Battle for the Liberation of Manila
|Battle for Manila|
|Part of World War II, Pacific theater|
37th Infantry Division troops crossing the Pasig River in Manila, 4 February 1945. U.S. National Archives
United States and Philippines
| Oscar W. Griswold
Robert S. Beightler
Verne D. Mudge
Joseph M. Swing
| 35,000 U.S. troops
3,000 Filipino guerrillas
| 16,000 Japanese sailors and marines|
2,000 Army troops
|Casualties and losses|
| 1,010 killed
100,000 Filipino civilians killed
|Philippines campaign (1944–45)|
|Leyte – Leyte Gulf – Ormoc Bay – Mindoro – Lingayen Gulf – Luzon – Cabanatuan – Bataan – Manila – Corregidor – Los Baños – Palawan – Visayas – Mindanao|
The Battle for Manila from 3 February to 3 March 1945, fought by U.S. and Japanese forces, was part of the Philippines' 1945 campaign. The one-month battle which culminated in a terrible bloodbath and total devastation of the city was the scene of the worst urban fighting in the Pacific War|Pacific theater, ended almost three years, 1942-1945 of Japanese military occupation in the Philippines. The city's capture was marked as General Douglas MacArthur's key to victory in the campaign of reconquest.
Pincer drive to the capital
On 9 January 1945, the U.S. Sixth Army under Lt. Gen. Walter Krueger waded ashore on Lingayen Gulf and began a rapid drive south.
Three weeks later on 31 January, the U.S. Eighth Army of Lt. Gen. Robert L. Eichelberger, consisting of the 187th and 188th Glider Infantry Regiments of Col. Robert H. Soule, components of the U.S. 11th Airborne Division under Maj. Gen. Joseph M. Swing landed unopposed at Nasugbu in southern Luzon, and began moving toward Manila. Meanwhile, the 11th A/B Division's 511th Regimental Combat Team of Col. Orin D. "Hardrock" Haugen parachuted into Tagaytay Ridge on February 4th and spearheaded the northern advance.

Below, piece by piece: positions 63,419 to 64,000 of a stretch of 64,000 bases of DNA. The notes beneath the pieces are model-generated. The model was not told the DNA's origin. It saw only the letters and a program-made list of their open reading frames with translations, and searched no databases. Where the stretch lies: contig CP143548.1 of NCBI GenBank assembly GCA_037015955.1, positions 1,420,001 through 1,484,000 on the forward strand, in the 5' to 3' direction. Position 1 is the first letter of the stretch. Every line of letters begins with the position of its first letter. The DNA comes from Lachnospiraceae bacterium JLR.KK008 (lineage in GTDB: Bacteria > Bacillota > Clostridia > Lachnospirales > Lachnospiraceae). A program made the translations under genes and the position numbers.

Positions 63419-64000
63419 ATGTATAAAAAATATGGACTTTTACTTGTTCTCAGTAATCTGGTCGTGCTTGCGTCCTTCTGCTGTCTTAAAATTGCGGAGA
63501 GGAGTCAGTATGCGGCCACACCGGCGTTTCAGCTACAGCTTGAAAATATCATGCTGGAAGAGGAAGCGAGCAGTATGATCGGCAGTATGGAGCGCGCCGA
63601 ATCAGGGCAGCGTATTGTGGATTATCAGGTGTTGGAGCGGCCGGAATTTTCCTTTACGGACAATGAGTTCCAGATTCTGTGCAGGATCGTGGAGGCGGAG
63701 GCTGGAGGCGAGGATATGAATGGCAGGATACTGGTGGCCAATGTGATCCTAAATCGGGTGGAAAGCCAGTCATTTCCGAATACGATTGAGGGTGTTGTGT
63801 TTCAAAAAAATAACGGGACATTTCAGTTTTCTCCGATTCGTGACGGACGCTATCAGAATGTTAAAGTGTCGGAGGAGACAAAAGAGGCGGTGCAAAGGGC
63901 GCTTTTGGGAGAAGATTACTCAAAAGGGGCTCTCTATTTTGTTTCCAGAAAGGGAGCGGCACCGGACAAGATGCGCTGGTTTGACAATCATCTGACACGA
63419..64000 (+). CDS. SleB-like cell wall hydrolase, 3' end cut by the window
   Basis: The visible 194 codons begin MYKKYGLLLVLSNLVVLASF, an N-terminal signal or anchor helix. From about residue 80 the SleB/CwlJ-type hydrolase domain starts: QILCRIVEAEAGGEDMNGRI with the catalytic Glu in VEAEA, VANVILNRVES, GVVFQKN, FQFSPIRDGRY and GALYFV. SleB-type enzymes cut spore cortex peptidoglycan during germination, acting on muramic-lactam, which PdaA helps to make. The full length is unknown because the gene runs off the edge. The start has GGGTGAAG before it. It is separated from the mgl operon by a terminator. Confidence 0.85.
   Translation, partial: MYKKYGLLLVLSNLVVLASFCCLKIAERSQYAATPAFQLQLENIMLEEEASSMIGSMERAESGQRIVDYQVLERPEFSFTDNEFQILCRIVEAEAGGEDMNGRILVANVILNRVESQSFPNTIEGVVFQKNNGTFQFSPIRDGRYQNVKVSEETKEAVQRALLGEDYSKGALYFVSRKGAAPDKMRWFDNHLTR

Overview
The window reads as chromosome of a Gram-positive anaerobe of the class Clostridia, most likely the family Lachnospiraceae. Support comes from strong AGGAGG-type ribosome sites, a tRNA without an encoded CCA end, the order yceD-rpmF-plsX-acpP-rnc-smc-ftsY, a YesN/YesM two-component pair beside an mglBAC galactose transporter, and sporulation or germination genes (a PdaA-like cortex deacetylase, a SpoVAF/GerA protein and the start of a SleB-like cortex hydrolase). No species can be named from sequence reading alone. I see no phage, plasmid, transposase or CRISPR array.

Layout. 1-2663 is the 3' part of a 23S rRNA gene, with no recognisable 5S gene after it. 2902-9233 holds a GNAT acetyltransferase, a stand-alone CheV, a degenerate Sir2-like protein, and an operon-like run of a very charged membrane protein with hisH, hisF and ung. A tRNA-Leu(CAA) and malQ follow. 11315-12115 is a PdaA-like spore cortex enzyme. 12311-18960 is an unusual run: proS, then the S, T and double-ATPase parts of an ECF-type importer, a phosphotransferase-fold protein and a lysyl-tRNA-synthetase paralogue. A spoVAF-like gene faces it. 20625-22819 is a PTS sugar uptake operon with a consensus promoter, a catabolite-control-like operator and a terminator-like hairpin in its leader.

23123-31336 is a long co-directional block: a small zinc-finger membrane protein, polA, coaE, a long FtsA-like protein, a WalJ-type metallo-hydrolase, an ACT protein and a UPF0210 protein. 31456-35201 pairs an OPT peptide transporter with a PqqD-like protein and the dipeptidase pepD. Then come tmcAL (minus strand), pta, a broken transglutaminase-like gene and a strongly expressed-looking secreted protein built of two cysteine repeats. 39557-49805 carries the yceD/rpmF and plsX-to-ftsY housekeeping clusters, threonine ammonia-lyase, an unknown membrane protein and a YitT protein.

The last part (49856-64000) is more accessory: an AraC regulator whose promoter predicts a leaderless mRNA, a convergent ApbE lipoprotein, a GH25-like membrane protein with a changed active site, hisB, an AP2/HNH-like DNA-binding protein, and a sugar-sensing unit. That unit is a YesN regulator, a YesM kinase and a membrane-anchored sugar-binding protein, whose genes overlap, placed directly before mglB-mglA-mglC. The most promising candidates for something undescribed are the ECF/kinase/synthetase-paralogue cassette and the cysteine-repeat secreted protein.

By 4 February, the rapid drive to Manila by U.S. forces began. Using intelligence provided by Filipino guerrillas, American units were able to find intact bridges and shallow rivers everywhere they went.
Santo Tomas internees liberated
Next day, 3 February, elements of the U.S. 1st Cavalry Division under Maj.Gen. Verne D. Mudge pushed into the northern outskirts of Manila, and seized a vital bridge across the Tuliahan River, which separated them from the city proper. A squadron of Brig. Gen. William C. Chase's 8th Cavalry Brigade, the first unit to arrive in the city, began a drive towards the sprawling campus of the University of Santo Tomas which had been turned into an internment camp.
Since 4 January 1942, a total of thirty-seven months, the university’s main building was used to hold civilian POWs and classrooms for sleeping quarters. Out of 4,255 prisoners, 466 died in captivity, three were killed while attempting to escape on 15 February 1942, but one made a successful breakout in early January, 1945.